The exhibit "Go For Broke, Japanese American Soldiers Fighting on Two Fronts" that chronicles Japanese immigration to Hawaii and the U.S. to the continuing legacy of Japanese-American veterans will run through June 13 at the Nisei Veterans Memorial Center in Wailuku.
The exhibit by Eric Saul will be displayed noon to 4 p.m. Mondays to Saturdays. It covers:
* Japanese immigration to Hawaii and the U.S., 1885-1924.
* Prewar Japanese experience in Hawaii and the Mainland, 1924-1941.
* Pearl Harbor-Japanese American evacuation and internment on the West Coast.
* Japanese-American soldiers in World War II, including the story of the 100th/442nd/- 522nd and Military Intelligence and Language Service.
* Soldiers returning home - closing of the internment camps.
* The continuing legacy of the nisei (second generation Japanese-American) veterans.
Saul is the founder and executive director of Visas for Life and Institute for the Study of Rescue and Altruism in the Holocaust, whose mission is to document a comprehensive history of the Holocaust. Over 40 years, Saul has curated a number of exhibits on the U.S. military, including an exhibit documenting the history of nisei veterans, which became an exhibit at the Smithsonian Institution titled "A More Perfect Union: Japanese Americans and the Constitution."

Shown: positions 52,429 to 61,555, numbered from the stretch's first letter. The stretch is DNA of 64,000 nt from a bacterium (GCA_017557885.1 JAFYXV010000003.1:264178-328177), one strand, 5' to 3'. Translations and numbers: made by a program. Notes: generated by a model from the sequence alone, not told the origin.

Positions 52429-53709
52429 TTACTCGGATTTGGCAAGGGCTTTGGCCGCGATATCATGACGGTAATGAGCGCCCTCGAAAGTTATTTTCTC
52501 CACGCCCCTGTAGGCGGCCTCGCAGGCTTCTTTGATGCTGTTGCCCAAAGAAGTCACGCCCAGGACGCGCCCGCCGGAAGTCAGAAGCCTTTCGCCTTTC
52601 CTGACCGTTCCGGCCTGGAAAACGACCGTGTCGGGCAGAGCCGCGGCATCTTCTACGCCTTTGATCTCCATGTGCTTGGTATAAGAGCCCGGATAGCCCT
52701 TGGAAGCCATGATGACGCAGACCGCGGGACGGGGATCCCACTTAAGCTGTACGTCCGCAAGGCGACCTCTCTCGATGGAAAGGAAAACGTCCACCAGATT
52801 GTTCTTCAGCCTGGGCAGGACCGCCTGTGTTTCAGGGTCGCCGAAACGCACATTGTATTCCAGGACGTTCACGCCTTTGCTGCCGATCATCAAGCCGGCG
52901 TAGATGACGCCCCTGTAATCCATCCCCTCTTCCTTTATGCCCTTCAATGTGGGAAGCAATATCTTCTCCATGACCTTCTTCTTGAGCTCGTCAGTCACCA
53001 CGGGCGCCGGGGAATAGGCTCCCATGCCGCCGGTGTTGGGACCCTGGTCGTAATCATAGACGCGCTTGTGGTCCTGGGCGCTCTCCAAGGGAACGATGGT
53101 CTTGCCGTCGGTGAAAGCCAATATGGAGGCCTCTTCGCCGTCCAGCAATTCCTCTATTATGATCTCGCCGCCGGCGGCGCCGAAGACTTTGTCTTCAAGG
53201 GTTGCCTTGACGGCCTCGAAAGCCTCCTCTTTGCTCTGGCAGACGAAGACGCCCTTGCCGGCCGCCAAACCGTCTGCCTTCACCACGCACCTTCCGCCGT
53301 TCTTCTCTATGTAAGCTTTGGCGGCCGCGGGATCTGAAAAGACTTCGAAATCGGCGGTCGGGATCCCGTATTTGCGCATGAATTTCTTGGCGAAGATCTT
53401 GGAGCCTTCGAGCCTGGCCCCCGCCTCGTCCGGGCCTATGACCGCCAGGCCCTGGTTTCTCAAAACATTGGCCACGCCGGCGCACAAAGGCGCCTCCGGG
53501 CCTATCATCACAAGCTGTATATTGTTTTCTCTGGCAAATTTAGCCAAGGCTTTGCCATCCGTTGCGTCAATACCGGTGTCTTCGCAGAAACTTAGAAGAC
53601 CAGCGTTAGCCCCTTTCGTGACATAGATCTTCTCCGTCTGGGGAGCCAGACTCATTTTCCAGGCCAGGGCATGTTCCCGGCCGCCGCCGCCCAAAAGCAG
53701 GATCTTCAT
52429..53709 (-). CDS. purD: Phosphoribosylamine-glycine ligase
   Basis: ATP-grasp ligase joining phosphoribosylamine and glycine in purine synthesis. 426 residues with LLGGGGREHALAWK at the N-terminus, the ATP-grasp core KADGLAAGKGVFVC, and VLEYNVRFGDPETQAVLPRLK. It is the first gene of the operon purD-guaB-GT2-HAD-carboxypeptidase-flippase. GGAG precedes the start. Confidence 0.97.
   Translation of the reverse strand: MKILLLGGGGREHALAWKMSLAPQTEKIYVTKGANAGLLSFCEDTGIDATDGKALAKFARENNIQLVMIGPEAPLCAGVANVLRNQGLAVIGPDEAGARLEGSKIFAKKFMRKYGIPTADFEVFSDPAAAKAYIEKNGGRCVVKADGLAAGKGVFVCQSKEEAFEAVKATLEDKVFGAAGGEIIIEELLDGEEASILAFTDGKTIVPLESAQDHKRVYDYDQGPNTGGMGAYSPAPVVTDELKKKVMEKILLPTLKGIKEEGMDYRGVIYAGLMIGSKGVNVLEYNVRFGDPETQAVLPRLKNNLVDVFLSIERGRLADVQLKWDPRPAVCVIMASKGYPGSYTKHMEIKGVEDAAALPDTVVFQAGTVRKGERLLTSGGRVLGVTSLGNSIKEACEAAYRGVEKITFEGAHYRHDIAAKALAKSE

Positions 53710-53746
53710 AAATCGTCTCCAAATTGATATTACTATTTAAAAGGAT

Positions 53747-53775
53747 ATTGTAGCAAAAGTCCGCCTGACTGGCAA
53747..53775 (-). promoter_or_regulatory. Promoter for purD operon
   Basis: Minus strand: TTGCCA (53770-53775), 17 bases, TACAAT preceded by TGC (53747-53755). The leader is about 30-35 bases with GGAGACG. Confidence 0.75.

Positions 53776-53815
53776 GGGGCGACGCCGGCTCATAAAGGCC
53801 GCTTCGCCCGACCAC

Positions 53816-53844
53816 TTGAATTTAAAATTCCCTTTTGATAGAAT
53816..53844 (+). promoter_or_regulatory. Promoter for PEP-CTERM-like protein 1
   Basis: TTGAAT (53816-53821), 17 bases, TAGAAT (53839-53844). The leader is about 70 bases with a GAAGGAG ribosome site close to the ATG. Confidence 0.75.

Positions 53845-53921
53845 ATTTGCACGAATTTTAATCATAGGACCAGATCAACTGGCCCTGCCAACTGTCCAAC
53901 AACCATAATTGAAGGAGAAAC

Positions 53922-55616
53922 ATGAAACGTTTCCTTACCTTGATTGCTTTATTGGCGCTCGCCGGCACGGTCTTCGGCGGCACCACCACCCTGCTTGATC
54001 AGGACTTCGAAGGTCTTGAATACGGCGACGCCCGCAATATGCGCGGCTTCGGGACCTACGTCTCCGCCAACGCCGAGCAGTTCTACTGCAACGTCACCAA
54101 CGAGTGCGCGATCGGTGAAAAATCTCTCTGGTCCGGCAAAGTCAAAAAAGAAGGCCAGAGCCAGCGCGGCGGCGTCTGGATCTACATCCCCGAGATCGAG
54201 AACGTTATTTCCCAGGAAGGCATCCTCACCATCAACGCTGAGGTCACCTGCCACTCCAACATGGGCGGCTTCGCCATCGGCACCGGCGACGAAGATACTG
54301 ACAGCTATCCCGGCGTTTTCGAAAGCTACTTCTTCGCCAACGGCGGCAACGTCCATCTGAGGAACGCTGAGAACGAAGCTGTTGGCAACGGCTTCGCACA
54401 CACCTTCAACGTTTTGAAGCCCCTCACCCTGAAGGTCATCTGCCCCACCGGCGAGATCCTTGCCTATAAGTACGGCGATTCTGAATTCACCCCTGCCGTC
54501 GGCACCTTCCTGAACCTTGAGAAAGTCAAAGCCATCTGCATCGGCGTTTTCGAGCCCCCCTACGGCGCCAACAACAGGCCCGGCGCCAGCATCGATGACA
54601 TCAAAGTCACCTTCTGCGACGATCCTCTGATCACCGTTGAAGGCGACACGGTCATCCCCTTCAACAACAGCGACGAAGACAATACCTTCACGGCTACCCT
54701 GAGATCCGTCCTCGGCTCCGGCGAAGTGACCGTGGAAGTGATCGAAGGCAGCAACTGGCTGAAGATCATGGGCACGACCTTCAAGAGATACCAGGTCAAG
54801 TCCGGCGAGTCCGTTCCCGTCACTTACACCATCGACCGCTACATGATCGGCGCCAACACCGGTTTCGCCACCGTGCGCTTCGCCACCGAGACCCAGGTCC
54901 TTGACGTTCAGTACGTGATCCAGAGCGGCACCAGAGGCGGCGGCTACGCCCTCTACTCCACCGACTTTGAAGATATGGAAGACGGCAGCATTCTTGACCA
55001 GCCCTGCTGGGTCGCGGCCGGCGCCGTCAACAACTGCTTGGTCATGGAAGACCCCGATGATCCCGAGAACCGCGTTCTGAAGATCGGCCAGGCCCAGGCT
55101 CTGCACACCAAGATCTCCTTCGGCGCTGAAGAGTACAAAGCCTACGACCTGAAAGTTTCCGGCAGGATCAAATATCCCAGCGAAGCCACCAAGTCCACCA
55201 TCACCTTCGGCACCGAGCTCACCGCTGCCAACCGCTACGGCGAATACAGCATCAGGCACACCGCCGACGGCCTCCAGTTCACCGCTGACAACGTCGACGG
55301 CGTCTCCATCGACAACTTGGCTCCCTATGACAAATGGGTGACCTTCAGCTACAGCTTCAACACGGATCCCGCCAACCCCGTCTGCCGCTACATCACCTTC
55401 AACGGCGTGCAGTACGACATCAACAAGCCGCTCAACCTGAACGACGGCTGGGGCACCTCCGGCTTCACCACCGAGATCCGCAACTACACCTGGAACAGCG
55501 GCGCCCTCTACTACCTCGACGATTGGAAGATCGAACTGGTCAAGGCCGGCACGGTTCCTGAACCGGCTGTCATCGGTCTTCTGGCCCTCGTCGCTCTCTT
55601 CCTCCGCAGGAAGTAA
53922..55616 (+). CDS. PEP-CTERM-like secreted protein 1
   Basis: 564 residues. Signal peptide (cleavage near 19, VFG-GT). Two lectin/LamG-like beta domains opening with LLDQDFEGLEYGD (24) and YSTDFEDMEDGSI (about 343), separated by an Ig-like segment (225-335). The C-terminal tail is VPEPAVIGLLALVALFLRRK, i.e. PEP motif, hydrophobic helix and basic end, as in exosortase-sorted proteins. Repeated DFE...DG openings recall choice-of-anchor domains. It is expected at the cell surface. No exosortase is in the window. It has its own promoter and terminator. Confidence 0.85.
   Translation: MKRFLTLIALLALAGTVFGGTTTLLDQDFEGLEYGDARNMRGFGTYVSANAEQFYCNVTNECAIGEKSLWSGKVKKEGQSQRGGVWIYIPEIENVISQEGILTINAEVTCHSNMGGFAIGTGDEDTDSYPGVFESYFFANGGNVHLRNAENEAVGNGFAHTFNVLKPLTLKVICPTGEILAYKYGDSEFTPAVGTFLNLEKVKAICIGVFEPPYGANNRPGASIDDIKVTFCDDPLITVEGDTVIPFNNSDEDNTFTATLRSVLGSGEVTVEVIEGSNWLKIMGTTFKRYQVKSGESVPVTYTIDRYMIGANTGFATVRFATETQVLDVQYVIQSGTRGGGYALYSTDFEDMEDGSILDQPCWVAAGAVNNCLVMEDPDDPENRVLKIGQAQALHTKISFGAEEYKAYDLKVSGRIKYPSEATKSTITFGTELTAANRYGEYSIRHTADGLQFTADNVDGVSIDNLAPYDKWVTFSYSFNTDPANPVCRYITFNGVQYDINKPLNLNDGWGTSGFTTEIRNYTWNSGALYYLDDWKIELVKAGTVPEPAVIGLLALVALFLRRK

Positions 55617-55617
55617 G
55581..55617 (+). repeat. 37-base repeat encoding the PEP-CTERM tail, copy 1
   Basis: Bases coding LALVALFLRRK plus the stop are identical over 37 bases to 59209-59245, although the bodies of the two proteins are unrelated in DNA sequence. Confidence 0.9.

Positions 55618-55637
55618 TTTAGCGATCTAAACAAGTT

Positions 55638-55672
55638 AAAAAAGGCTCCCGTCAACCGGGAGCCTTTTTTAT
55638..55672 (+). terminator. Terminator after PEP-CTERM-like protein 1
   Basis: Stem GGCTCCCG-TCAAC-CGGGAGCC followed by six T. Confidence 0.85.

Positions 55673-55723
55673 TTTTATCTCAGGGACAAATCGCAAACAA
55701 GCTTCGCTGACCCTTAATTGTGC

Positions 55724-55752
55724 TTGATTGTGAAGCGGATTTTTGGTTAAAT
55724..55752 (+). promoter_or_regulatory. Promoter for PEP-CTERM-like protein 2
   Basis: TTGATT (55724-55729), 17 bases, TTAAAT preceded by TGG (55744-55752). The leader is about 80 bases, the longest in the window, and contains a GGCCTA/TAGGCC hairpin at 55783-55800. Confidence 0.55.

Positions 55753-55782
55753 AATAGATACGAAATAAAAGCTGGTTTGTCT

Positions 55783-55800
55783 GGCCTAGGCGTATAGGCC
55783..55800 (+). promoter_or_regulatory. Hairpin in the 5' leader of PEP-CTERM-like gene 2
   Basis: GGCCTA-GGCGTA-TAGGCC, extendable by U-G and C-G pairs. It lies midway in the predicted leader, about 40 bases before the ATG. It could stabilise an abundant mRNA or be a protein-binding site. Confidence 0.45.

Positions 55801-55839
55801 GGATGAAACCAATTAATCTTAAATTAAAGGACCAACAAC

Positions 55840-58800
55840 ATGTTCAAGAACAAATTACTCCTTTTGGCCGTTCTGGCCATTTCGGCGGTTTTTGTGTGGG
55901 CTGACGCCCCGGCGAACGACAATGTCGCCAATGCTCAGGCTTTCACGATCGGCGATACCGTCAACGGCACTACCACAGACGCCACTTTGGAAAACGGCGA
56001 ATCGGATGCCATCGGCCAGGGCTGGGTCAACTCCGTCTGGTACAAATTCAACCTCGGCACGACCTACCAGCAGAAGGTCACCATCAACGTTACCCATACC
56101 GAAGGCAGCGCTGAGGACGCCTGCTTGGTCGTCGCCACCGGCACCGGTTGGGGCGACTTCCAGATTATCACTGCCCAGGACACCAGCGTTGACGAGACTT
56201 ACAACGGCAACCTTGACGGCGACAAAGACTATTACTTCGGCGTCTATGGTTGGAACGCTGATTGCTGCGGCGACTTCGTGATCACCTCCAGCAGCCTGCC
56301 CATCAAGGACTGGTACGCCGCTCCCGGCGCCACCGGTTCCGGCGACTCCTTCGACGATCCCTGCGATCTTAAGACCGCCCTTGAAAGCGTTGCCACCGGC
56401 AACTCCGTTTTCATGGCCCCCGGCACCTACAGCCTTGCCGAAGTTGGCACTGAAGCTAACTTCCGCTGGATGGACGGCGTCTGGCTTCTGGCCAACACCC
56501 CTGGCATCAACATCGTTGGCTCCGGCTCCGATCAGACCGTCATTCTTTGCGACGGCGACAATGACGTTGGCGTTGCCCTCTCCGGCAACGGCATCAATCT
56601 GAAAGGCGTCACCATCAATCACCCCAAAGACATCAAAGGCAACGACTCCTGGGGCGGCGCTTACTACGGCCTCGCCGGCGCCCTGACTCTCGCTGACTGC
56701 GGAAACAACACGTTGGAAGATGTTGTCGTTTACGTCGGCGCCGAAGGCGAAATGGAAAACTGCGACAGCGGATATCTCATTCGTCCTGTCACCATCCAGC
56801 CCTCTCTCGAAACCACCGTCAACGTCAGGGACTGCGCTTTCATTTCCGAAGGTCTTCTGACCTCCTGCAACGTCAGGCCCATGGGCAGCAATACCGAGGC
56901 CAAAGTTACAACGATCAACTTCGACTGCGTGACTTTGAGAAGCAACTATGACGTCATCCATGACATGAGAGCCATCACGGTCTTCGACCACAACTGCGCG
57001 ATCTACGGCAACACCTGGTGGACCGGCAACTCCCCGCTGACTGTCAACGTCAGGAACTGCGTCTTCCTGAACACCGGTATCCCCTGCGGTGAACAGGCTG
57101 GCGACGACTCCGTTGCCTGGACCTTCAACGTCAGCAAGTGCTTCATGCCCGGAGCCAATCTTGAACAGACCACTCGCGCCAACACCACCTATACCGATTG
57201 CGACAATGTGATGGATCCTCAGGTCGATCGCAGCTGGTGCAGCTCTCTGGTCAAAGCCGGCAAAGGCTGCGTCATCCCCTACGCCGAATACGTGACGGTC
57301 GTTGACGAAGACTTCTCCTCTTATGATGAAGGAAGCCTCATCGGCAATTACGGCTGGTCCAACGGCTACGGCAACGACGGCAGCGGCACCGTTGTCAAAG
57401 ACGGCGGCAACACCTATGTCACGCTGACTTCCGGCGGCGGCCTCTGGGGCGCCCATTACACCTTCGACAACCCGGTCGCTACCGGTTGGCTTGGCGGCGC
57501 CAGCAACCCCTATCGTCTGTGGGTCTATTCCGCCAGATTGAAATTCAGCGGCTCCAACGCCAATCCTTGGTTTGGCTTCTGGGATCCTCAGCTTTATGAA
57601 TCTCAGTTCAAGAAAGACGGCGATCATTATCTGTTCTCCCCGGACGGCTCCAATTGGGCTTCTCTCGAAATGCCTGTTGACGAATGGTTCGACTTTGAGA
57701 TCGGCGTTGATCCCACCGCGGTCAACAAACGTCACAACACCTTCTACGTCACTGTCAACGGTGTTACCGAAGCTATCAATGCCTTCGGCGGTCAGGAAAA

He co-founded the Go For Broke 100th/442nd/MIS Foundation that was later renamed the National Japanese American Historical Society. He has curated exhibits documenting Japanese immigration to the U.S. and soldiers of the 522nd Field Artillery Battalion, who liberated those in the Dachau Death March.
In 2010, Saul curated "Go For Broke: Japanese American Soldiers Fighting on Two Fronts," which was recently shown at the Japanese American National Museum in Los Angeles.
The "Go For Broke" exhibit was originally created in 1980-81 through the efforts of more than 100 nisei veterans in the San Francisco Bay Area and Los Angeles. The exhibit debuted at the Presidio in San Francisco and toured the U.S.
Admission to the exhibit is free, though donations will be accepted.